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. Last Updated: 07/27/2016

Campaigner Bush Is in a Groove

SIOUX FALLS, South Dakota -- On Saturday in Tennessee, U.S. President George W. Bush said that Van Hilleary, the Republican candidate for governor, was a great guy because he didn't need "a poll or a focus group to tell him what to think." On Friday night in Kentucky, Bush commended Representative Anne Northup, who is in a tough re-election fight, because she, too, didn't need "a poll or a focus group to tell her what to think." Five and a half hours earlier in New Hampshire, Bush praised John Sununu, the Republican candidate for Senate, for having, amazingly enough, that very same ability to ignore polls and focus groups.

Regular listeners to Bush's political stump speech sometimes feel as if they're in the middle of "Groundhog Day," the 1993 movie that forced Bill Murray to relive the same Feb. 2 over and over. The speech got an especially hard workout this past weekend, when Bush delivered it seven times in six states in a final all-out push for candidates in close midterm elections. On Monday he was to deliver it four more times at rallies in Iowa, Missouri, Arkansas and Texas.

The president has repeated his 30-minute-plus stump speech so often that it rarely makes news, even though it is at the core of the case he makes for himself. Delivered largely extemporaneously, the speech is a kitchen sink of carefully calculated phrases by White House political advisers -- Bush now talks about the economy before he gets to Iraq -- and a revealing look into the president's on-the-road thought process.

"The stump comes out of the president's mind," said Michael Gerson, Bush's chief speechwriter. "He is the editor, redactor and creator of the stump. It's kind of an organic process where you give him some material and he doesn't use it directly, but he may play off of it."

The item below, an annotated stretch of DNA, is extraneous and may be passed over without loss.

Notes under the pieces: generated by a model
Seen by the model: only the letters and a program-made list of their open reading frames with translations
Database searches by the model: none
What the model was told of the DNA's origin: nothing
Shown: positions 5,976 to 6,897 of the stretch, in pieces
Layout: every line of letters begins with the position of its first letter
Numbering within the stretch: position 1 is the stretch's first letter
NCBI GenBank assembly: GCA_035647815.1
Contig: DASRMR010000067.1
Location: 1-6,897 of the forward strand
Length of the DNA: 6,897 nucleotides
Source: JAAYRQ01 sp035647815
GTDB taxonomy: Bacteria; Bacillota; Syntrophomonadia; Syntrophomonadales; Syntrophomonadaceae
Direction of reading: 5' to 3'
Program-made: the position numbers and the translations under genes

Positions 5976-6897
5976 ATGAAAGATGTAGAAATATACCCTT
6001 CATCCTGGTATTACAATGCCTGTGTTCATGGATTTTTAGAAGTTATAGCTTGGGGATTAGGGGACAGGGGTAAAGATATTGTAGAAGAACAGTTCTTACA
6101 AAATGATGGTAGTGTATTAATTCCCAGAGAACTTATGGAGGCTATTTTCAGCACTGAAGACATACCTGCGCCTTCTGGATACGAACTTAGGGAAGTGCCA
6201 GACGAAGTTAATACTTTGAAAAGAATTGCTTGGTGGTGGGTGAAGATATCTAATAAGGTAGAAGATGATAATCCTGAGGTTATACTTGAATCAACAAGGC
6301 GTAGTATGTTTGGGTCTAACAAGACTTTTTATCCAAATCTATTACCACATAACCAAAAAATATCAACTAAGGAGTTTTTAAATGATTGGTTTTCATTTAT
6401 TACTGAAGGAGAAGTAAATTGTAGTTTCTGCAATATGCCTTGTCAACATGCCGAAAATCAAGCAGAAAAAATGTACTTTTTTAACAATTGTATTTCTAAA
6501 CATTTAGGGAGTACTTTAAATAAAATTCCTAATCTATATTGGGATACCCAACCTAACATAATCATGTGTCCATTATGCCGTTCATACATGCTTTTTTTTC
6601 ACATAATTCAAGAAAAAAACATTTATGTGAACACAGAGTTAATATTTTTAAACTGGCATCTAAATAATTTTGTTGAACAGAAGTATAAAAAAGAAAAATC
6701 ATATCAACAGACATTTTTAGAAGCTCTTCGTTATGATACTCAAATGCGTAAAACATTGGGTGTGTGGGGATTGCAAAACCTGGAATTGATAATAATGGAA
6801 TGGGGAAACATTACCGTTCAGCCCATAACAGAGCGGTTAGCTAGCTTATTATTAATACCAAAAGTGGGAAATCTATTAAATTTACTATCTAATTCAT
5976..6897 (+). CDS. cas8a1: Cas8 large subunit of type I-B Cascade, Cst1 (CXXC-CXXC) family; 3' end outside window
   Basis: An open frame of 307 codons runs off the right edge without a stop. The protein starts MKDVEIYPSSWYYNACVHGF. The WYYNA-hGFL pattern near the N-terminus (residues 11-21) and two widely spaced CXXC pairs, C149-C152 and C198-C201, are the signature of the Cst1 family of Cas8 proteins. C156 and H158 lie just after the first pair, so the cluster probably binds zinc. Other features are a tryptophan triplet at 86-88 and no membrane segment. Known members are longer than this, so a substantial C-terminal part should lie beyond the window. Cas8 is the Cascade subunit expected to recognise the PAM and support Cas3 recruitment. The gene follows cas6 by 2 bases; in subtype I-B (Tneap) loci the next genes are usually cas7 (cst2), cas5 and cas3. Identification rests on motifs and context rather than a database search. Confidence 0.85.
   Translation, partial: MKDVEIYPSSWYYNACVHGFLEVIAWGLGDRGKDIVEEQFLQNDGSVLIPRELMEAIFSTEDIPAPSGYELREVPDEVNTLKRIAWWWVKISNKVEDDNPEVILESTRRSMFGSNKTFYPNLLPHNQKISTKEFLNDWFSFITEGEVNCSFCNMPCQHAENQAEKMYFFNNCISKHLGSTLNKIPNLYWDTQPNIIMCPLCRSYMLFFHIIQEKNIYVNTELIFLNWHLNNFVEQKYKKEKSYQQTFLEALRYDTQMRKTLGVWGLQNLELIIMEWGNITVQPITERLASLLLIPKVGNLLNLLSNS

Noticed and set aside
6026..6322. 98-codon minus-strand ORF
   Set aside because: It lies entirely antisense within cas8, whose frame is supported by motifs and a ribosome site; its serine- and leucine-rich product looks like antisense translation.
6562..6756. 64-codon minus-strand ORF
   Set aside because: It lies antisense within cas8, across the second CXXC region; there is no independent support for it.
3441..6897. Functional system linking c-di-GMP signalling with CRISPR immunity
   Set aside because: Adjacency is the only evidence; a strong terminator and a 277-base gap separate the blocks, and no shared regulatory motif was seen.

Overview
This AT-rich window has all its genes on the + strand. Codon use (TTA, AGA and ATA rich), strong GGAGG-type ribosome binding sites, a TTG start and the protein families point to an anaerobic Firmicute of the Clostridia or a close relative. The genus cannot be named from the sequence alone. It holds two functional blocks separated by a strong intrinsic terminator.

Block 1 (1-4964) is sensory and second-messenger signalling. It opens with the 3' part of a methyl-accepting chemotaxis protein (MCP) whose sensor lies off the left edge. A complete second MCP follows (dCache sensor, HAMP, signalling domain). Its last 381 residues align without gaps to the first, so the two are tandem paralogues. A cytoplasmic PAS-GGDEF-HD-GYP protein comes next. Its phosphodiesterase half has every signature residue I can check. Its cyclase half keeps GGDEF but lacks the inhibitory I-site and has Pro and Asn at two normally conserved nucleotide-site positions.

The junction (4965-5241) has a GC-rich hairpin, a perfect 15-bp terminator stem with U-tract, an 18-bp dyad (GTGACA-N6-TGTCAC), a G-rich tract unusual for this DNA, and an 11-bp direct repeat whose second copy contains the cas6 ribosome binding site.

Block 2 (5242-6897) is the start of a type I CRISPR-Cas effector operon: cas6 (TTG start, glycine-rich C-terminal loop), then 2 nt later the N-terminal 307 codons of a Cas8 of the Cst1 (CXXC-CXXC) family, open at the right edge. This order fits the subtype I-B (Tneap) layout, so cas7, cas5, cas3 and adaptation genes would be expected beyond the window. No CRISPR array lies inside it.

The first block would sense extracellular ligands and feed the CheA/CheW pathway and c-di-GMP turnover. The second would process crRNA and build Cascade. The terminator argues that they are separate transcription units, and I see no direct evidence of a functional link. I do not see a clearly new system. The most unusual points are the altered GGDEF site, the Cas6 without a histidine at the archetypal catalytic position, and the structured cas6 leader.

Unlike Bush's major addresses, like his speech to the United Nations on Sept. 12, the president delivers his stump speech without a teleprompter or prepared text. He works largely from memory, mixing and matching favorite lines from other remarks, but is aided by full sentences of briefing points made by White House speechwriters on 5-by-8 index cards. Bush typically scrawls over a few selected cards in a black marker with single words -- "economy," "jobs" and "small business," for example -- to remind himself to get into his familiar riffs on those subjects, then throws out the rest.

"I just don't think he's using much of anything," Gerson said. "I think he's kind of in a groove."

These days Bush's stump speech is almost the opposite of the one he was giving last January, when he focused on smoking terrorists out of their caves. With recent polls showing Americans more concerned about the economy than terrorism, Bush now starts off with lengthy accolades about his 2001 tax cut, with assertions specific to each state about how many billions of dollars it will put into voters' pockets over the next decade. He talks of the need to create jobs, improve schools and add a prescription drug benefit to Medicare. The speech is more than half over before Bush gets to Iraq and the campaign against terror.

The stump speech also reflects the evolving political priorities at the White House. Last spring, when the administration was under intense scrutiny for missing clues to the Sept. 11 attacks, Bush larded his speech with demands for the creation of a department for domestic defense. During last summer's corporate scandals, he used the speech to refer to corrupt executives in the terms -- he was going to hunt them down -- that he normally reserved for terrorists.

Interspersed throughout are pet jokes of the president, although not necessarily of his advisers. A new Bush favorite that has even members of the White House staff rolling their eyes is Bush's assertion that his administration is going to have to hunt down terrorists because "therapy isn't going to work on them." Still, pumped-up Republican crowds usually give him a big laugh.

Over the months, Bush has dropped some once-cherished lines and verbal tics. He no longer makes references to his dogs, Barney and Spot, for example, and he has cut back on his excessive use of "fabulous" to describe everything from his wife to the U.S. military.

Nonetheless, every man running for political office in the United States, including Bush and his brother Jeb, has married above himself. Oh, and at a rally last week in Denver, Bush said that Senator Wayne Allard, the Republican seeking re-election in Colorado, didn't need "a focus group or a poll to tell him what to think."